Link to comment
    Share on other sites

    Mitchco/Others: Specific to the discussion regarding DSP - I have a very nice pair of Focal Sopra 2’s in a bit of a challenging room that has been nicely treated.  As a typical audiophile, I am always wondering if I can improve the sound.  Since I use Dirac (which significantly helps), I occasionally wonder if getting a different pair of speakers would actually make any significant difference.  If a speaker of this level has solid measurements (see “Soundstage!” National Research Council of Canada measurements) would another speaker that measures well (and after the application of room correction) actually improve things? Bringing a pair of Magico’s, Wilson’s, JBL’s, Vandersteen’s, etc., into my room to test out is really not an option. I would like to hear your thoughts.  I do wonder if once a speaker is mostly full range, with solid measurements, if diminishing returns, becomes no returns with DSP/Room correction.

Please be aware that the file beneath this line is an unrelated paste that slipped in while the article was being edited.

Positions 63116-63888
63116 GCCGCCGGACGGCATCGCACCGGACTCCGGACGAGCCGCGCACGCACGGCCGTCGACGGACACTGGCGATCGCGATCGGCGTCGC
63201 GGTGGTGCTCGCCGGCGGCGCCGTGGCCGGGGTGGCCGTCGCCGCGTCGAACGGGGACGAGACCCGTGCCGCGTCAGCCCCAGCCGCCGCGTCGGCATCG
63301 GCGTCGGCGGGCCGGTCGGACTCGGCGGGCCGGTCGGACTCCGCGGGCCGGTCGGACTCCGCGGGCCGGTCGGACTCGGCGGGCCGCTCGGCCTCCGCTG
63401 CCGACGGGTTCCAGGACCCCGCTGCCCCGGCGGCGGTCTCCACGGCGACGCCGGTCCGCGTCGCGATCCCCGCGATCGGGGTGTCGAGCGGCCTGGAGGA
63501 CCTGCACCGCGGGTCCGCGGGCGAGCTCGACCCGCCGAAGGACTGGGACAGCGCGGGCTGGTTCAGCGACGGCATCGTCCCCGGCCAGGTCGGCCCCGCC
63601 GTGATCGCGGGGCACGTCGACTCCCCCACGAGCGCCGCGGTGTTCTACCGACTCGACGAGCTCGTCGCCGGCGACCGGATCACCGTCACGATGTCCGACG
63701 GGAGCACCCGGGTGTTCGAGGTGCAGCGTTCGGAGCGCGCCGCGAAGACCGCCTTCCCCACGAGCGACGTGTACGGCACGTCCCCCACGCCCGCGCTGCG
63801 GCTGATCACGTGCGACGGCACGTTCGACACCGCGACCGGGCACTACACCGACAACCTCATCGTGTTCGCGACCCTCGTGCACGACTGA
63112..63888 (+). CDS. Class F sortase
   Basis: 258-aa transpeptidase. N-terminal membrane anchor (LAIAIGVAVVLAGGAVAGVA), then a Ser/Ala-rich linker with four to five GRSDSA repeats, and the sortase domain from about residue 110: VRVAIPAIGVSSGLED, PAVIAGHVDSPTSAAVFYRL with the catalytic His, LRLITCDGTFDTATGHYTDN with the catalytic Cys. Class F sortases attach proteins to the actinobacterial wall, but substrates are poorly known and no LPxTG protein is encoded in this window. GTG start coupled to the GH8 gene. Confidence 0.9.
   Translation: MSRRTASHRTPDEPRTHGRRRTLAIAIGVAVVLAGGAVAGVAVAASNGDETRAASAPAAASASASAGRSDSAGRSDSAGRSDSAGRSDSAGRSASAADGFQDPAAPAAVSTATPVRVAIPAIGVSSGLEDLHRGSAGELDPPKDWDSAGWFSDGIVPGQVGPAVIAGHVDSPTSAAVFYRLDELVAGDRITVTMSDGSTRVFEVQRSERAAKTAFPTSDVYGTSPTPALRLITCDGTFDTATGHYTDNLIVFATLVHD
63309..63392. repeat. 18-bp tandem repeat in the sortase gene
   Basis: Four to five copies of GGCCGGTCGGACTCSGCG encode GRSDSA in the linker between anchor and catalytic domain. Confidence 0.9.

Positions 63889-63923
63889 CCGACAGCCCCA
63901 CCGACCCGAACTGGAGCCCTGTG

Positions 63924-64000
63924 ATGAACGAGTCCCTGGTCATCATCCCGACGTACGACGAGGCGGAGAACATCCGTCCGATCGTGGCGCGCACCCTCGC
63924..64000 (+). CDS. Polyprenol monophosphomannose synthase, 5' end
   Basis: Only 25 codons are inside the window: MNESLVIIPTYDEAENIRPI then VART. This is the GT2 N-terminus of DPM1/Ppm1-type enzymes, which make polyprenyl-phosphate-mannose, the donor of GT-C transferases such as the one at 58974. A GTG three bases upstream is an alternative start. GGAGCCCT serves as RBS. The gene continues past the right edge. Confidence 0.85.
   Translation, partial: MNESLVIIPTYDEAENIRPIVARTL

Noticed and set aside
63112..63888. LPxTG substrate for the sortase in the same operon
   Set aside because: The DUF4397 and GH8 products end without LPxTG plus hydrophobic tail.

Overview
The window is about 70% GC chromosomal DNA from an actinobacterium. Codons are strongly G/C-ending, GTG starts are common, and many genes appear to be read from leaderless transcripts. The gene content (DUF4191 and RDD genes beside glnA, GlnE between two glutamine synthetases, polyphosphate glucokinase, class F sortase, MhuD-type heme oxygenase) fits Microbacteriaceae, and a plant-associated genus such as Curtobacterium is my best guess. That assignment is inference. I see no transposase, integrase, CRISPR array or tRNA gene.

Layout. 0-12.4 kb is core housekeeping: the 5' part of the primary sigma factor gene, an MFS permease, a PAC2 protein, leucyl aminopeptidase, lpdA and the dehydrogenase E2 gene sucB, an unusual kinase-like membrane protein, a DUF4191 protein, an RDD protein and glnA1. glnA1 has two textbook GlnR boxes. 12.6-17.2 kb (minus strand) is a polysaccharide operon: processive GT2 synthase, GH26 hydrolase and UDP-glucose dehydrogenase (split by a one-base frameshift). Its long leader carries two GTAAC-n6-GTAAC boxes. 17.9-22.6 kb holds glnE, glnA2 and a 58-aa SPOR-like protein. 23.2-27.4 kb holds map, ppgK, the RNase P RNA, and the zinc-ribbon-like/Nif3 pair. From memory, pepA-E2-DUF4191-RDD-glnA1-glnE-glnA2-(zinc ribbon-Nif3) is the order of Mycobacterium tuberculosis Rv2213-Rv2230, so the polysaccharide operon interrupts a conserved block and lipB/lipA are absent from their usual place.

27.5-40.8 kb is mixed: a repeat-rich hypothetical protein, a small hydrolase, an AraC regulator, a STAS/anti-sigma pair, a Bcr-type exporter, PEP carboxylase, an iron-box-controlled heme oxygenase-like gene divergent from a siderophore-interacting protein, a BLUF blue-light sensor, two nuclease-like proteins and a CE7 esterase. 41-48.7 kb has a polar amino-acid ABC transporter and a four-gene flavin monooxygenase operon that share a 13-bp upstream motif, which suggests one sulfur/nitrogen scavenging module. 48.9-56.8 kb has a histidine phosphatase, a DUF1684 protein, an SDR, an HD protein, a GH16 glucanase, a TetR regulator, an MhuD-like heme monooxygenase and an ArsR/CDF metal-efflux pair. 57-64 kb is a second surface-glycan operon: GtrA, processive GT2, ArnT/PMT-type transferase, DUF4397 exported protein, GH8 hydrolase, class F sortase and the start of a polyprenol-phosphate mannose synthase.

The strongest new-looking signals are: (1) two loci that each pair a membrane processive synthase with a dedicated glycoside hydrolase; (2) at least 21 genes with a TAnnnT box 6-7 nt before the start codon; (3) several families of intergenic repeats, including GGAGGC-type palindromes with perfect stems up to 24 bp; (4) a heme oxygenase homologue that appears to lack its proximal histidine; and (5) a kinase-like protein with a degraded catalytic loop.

Share this comment


    Link to comment
    Share on other sites
    22 minutes ago, Richard Dale said:

     

    I got some 5mm MDF panels cut, painted them black and then glued the black DC2s to the panels. Then I could mount them on the wall with sawtooth hangers just like I've done with the GIK absorber/diffuser panels on the side walls.

     

     

     

    Good idea.  I am still playing around with positioning of the panels.  Once I settle I will use your same method.

     

     

    Share this comment


    Link to comment
    Share on other sites
    11 minutes ago, Jud said:

    What are the materials in these panels?

     

    It strikes me that with the availability of photos printed on fabric, if these panels use non-exotic materials and we have a few members who know how to design them, decor- and wallet-friendly acoustic panels might be a very nice DIY project.

    A couple dealer friends told me to just make the absorption panels myself. Not confident in my ability to do any such thing, I obviously purchased them.